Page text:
Back to the first comment: There are practically no women who claim to have come up with a theory of everything. Except for singers, members of girl groups, and those related to or in a relationship with someone in a band, there are essentially no famous female rock musicians. Are the reasons the same? Discuss. (I can think of only one off the top of my head; she's really good, but, according to my criteria above, she is borderline.)

      There is nothing wrong with being a singer, having a relationship with or being related to someone else in the band, or being part of a girl group, but the point is that most male rock musicians (famous or not) are not singers, not in a relationship with nor related to someone else in the band, and not part of a boy group.

      https://www.youtube.com/watch?v=VcjzHMhBtf0

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    3. You wouldn't know of any female dictators, would ya?

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  5. Congratulations Sabine!
    I don't know why but I find this video clip unexpectedly entertaining that gives me ideas of how one (me) may politely say "I am not interested. Please don't send me any letters about your personal theories, I don't have time to read them (I am too busy with my blog (John's blog), you know). Thank you!". I am really laughing right now!!! It is an alternative way of avoiding crackpots (not me, right?), ha, ha!!!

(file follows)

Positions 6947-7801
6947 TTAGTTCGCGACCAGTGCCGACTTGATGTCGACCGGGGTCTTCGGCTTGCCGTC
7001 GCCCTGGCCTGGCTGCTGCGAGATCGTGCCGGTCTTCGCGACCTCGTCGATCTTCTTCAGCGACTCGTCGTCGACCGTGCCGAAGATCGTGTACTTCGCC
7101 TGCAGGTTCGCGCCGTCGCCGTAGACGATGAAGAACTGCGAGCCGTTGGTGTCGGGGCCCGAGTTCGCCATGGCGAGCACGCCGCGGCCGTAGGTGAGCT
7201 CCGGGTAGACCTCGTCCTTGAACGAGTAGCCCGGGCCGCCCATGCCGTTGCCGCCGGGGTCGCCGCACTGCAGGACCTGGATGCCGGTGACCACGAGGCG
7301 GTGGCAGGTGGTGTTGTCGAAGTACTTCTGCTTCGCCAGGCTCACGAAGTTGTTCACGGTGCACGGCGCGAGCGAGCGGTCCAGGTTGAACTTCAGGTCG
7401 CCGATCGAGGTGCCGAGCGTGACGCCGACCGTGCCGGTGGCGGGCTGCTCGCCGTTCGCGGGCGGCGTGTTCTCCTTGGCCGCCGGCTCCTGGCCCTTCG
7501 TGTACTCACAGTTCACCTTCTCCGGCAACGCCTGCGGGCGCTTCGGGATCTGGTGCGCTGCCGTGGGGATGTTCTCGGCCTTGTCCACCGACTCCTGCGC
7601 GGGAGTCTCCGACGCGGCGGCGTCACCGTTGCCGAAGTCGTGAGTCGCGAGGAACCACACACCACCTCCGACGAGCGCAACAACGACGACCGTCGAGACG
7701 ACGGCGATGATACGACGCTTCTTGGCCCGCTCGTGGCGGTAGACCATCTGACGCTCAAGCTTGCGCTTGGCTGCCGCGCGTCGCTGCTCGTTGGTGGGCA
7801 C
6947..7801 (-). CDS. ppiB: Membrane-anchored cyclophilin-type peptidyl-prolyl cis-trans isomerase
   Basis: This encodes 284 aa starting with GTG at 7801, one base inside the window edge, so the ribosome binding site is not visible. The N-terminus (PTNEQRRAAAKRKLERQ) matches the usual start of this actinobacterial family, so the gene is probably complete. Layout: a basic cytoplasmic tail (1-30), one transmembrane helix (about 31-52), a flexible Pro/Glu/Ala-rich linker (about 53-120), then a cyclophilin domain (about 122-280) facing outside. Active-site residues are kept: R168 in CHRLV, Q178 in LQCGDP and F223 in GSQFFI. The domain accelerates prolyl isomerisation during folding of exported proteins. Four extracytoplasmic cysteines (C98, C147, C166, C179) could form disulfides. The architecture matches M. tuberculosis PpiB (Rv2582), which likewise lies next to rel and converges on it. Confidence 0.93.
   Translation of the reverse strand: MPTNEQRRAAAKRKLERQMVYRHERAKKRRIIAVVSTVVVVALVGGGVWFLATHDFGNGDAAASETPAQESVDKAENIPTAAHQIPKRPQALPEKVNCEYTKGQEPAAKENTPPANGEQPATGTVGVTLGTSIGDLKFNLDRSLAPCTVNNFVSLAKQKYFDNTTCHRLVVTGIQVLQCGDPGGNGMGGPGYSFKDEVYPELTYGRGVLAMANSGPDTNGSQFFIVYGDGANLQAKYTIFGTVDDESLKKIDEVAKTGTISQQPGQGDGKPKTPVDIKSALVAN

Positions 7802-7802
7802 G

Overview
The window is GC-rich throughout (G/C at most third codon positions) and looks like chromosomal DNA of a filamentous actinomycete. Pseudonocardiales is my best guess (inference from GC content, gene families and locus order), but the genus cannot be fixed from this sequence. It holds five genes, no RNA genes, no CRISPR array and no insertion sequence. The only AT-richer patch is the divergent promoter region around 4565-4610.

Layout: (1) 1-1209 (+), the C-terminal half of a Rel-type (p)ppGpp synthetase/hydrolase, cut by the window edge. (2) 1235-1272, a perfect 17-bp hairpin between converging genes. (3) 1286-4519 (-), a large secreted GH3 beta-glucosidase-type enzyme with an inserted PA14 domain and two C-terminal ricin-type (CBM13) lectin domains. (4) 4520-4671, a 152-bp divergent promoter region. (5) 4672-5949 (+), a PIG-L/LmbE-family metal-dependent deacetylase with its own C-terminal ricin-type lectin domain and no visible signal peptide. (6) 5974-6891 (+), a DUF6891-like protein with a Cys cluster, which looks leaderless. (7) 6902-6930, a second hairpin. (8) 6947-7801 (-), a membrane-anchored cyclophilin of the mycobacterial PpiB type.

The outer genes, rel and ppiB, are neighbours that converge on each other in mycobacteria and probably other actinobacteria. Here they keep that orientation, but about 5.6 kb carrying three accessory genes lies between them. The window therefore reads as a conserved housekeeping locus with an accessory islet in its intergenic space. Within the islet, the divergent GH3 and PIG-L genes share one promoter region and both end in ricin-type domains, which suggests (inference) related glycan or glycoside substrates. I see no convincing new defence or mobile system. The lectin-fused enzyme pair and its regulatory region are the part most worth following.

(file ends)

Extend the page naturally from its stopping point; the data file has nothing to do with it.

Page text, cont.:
Then, I pressed on the link at the right side of this page that is about an interview you gave recently ("Physics doesn't have to be pretty") and while I am still watching, I noticed those you mentioned around the 5th minute of the interview. So, I thought to tease/challenge (in a good way) you a little.

    Here is how it goes:"Why am I the only person on this planet who believes (and demonstrates) that those dark matter (gravity pull), foundations of physics questions stuff can be solved very easily? Please visit my Profile. Replace the linear actuator (Fig.2.Upper) with a rotating galaxy (system mass) and the moving blue part with a star. Does someone sees what comes out of this? And not only in this situation, I would say.".

    See eq. 43 (replace velocities with accelerations) that is a consequence of the findings of this work that seems to bring the same results as MoND (adhoc approach, by fitting experimental data), although the paper doesn't address cosmology. In other words, I believe MoND has to do with what I discovered on a theoretical level that extends Newton's laws of motion and special relativity in a natural way (it doesn't need special assumptions, it is self-evident and can be proved mathematically (see eq.1 to eq.20).